Waterview Cluster Reston, Virginia
Chloethiel Woodard-Smith designed lakefront mid-century modern townhouses c.1965.

Lake Ann Village Reston, Virginia
James Rossant and William Conklin designed Lake Anne to emulate the Italian coastal town of Portofino in the early 1960′s.

http://www.washingtonpost.com/wp-dyn/content/article/2002/07/20/AR2005033115316_pf.html

http://www.treehugger.com/sustainable-product-design/lake-anne-in-reston-designed-for-walking.html

 

Alexandria

Hollin Hills Alexandria VA 

Hollin Hills Alexandria, Virginia
Charles Goodman-designed mid-century modern enclave in wooded Hollin Hills. Famous for its annual garden tour.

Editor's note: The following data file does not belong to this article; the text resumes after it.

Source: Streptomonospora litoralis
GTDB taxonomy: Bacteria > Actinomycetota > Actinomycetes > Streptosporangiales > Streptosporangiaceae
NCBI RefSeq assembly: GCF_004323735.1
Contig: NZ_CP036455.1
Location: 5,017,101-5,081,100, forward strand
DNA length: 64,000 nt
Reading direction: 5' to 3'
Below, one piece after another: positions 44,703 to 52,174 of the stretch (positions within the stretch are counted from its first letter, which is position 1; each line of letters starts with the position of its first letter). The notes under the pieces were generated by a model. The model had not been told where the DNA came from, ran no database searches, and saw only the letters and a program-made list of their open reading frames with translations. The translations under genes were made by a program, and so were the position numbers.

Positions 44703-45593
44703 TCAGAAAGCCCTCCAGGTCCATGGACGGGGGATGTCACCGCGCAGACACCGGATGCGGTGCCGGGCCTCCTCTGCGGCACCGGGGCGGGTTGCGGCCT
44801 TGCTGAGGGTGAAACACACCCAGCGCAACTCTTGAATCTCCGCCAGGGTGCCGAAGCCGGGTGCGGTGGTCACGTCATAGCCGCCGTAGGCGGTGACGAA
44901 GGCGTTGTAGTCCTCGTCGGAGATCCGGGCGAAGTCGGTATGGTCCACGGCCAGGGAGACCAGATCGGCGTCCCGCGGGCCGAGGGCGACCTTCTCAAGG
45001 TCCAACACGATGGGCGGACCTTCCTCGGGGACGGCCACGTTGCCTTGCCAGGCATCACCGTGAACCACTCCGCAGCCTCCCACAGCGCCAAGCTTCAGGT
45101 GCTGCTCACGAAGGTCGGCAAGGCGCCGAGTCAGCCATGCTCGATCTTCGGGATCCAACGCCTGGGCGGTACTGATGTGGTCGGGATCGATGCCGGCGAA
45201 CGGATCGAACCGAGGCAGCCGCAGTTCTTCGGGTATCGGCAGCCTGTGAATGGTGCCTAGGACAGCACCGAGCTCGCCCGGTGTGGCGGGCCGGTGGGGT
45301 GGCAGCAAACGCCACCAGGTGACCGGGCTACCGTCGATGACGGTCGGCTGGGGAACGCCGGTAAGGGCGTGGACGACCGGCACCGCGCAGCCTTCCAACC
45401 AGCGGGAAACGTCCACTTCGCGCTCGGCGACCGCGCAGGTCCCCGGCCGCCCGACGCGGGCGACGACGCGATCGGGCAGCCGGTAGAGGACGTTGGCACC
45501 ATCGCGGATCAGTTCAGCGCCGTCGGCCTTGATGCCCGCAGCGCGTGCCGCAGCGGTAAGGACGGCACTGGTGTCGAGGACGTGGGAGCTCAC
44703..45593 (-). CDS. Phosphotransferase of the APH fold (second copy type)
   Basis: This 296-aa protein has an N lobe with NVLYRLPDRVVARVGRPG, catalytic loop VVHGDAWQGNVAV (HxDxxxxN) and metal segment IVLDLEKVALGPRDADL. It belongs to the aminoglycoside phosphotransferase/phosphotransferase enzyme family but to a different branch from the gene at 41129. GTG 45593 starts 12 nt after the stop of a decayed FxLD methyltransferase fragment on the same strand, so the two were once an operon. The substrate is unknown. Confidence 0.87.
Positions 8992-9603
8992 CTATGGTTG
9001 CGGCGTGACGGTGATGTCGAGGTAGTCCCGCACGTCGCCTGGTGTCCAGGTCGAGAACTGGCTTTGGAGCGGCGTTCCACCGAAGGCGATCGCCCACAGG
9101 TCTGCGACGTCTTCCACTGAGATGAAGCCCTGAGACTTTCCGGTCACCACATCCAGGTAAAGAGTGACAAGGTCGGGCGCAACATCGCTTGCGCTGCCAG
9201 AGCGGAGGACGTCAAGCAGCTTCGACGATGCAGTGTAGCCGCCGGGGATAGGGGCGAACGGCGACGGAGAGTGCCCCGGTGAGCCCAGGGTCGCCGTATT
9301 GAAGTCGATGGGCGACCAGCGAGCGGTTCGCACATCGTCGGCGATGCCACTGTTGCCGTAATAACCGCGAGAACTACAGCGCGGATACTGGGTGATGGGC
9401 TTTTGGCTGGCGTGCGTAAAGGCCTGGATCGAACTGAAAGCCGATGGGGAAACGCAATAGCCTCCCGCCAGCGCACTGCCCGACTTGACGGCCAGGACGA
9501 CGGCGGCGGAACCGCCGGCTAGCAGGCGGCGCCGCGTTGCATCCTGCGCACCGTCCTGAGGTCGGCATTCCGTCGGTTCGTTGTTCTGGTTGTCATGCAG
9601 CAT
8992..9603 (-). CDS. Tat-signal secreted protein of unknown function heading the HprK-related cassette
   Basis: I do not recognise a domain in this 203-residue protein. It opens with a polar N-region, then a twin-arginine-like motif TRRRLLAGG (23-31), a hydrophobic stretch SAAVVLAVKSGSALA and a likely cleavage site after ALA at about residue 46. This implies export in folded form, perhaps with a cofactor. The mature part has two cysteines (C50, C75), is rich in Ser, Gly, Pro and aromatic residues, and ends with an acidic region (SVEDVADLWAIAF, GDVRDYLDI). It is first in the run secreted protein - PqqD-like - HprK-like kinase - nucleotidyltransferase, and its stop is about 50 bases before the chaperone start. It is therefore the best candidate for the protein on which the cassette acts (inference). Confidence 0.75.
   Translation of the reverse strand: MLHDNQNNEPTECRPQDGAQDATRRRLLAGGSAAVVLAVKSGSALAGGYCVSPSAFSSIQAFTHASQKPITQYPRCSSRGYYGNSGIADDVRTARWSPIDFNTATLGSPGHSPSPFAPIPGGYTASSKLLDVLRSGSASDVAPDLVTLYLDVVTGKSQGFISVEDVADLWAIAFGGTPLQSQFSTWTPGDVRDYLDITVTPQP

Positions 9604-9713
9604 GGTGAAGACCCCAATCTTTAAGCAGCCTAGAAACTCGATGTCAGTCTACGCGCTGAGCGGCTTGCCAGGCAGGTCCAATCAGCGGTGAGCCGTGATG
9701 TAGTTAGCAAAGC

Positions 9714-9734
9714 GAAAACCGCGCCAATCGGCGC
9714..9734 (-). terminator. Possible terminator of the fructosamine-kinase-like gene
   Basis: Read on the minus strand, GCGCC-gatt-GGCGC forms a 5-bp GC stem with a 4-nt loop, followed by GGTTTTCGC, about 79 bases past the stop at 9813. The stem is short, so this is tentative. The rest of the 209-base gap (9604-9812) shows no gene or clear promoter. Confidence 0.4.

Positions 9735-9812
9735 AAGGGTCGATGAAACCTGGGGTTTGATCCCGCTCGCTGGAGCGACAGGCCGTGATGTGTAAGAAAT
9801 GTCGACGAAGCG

Here’s information on Hollin Hills from the Hollin Hills Homeowner’s association:

 

Falls Church

Holmes Run Acres Falls Church, Virginia
Luria Brothers tract project modeled after the California Ranch in 1951.

Lake Barcroft Falls Church, Virginia

Boston Development partners built in 1950, dividing 750 acres into 1,020 lots.

Pine Spring Falls Church, Virginia
Luria Brothers 1952 tract of 121 mid-century modern homes on 55 acres.

Raymondale Falls Church Virginia
142 homes built by Westwood Properties and designed by A.B. Lowstuter in the mid-1950′s.

 

Mantua

Mantua Mantua, Virginia

1,500-plus home neighborhood mostly built during the late 1950s through the mid-1980s. Homes range from mid-century modern contemporaries to traditionals.

Mount Vernon/ Fort Hunt

Stratford Landing Mount Vernon, Virginia

Wessynton Mount Vernon-Adjacent
156 contemporary homes designed by Nicholas Pappas.

Tauxemont Fort Hunt, Virginia One hundred original post-war homes built in the mid to late 1940′s.

 

Annandale

Truro Annandale, Virginia